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Multiple DUI offender sentenced; amputee and grandson still recovering

July 11, 2012

Fifty-year-old Ida Campfield of Lake Huntington, NY was sentenced to six to 15 years in prison for a drunk driving offence. Wayne County Judge Raymond Hamill handed down the sentence on July 5 on two felony charges of aggravated assault by a vehicle while driving under the influence (DUI).

Campfield was driving on Route 652, across the river from Narrowsburg, NY, on March 18, when she crashed into a motorcycle, seriously injuring a man and his grandson, who was riding with him.

Campfield had been arrested previously on drunken driving charges and had been released from incarceration the previous November when the crash occurred.

The accident crushed Brad Marchesin’s leg, and it was later amputated. His grandson Todd Bianchi suffered a broken leg, which required repeated surgeries.

After the sentencing, Marchesin’s wife, Donna, reported that, for the first six years of the sentence, there will be no parole possible for Campfield, and for the next nine years, Campfield will have to apply to the parole board every two years if she wants to be released early. Donna said that she plans to show up at every hearing to try to ensure that Campfield serves the full 15 years.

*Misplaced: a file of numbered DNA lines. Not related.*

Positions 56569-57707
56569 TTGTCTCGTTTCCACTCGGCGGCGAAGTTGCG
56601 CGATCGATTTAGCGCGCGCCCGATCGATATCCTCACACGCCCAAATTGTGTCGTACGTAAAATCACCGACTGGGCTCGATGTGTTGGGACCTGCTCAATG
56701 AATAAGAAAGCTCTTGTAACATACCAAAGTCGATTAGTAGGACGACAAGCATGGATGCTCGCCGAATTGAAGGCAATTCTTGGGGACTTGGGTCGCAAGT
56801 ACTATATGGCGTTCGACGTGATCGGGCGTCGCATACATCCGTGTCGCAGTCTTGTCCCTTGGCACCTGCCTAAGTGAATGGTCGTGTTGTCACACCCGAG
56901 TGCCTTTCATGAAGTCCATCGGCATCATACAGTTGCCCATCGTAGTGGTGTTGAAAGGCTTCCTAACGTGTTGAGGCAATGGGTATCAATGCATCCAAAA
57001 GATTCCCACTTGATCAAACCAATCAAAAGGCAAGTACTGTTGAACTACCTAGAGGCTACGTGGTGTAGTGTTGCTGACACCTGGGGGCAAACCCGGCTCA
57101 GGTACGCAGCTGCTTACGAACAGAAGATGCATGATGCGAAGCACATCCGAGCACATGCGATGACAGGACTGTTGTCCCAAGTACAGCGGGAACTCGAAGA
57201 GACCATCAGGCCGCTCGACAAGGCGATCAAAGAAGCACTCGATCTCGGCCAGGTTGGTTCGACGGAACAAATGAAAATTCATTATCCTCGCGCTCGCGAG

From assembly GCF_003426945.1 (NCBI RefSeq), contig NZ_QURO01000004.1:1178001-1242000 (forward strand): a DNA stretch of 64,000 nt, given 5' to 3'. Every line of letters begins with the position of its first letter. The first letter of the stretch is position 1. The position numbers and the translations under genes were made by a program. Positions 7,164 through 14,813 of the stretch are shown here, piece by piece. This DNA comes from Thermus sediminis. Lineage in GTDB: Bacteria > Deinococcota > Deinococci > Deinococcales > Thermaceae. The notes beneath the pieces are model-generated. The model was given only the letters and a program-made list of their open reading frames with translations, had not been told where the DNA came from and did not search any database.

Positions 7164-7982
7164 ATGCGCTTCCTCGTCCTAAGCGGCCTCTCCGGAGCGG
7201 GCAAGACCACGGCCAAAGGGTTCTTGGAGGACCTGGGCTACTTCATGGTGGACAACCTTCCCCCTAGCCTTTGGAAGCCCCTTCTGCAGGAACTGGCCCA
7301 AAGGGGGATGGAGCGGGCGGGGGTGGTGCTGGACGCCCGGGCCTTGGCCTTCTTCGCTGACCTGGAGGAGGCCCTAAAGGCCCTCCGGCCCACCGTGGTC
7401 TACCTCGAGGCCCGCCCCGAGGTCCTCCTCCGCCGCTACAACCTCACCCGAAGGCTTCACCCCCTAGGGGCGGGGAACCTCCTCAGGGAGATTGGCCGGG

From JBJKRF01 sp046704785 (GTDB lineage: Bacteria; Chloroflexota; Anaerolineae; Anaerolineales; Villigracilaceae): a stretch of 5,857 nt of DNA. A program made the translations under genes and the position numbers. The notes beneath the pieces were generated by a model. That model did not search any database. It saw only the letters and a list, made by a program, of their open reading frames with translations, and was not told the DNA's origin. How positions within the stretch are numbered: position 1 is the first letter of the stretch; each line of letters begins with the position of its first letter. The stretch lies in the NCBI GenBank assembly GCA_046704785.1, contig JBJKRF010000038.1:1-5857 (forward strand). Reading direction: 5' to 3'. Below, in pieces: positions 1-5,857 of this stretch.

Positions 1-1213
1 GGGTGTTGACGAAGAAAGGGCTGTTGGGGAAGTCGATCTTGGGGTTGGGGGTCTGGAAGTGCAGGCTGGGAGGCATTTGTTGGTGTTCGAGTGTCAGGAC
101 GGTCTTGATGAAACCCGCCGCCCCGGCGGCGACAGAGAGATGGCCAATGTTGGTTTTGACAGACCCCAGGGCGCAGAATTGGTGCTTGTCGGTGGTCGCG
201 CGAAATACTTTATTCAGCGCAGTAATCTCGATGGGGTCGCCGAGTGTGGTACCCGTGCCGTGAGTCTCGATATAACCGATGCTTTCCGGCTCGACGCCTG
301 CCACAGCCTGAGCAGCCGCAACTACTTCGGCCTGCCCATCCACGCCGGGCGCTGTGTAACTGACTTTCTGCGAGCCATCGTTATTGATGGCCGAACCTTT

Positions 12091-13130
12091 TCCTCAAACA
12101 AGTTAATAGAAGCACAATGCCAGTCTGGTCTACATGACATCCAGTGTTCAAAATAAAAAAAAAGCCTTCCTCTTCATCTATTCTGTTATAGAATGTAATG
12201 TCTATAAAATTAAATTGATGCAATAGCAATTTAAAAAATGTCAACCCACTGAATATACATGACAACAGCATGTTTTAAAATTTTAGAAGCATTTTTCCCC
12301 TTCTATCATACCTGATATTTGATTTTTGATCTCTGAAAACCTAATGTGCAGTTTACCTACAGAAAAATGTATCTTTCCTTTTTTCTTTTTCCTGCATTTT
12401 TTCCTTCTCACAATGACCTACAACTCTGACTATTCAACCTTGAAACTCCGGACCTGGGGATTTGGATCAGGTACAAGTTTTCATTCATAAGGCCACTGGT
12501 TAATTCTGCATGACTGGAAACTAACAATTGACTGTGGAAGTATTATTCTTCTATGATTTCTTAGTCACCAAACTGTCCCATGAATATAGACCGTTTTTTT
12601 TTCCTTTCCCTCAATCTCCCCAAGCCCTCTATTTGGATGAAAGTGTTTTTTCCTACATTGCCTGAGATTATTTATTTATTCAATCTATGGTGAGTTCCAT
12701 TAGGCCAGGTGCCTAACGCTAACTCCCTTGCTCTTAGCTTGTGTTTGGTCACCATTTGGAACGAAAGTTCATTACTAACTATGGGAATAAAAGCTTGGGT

Donna also reported that the judge had read the list of Campfield’s prior convictions, and there were DUI arrests dating back to the 1970s. She said that the two insurance companies involved will provide only about $100,000 worth of coverage for Brad and Bianchi, and that this will come nowhere near to covering the costs of the treatments, though both victims continue to recover.

As of May 30, Bianchi had not been able to return to school because of the injuries, and Brad was still hospitalized. By July 9, Bianchi was no longer using a walker, and Brad was in a wheelchair, staying at a camper the couple owns in Honesdale, PA. The couple no longer can use the home they rent in Narrowsburg because there is no ramp for the wheelchair and the bathroom is upstairs.

Donna said she continues to be very grateful to the people in the region who are helping the family. She said one person sent a check in the mail, writing, “I hope this helps with gas.”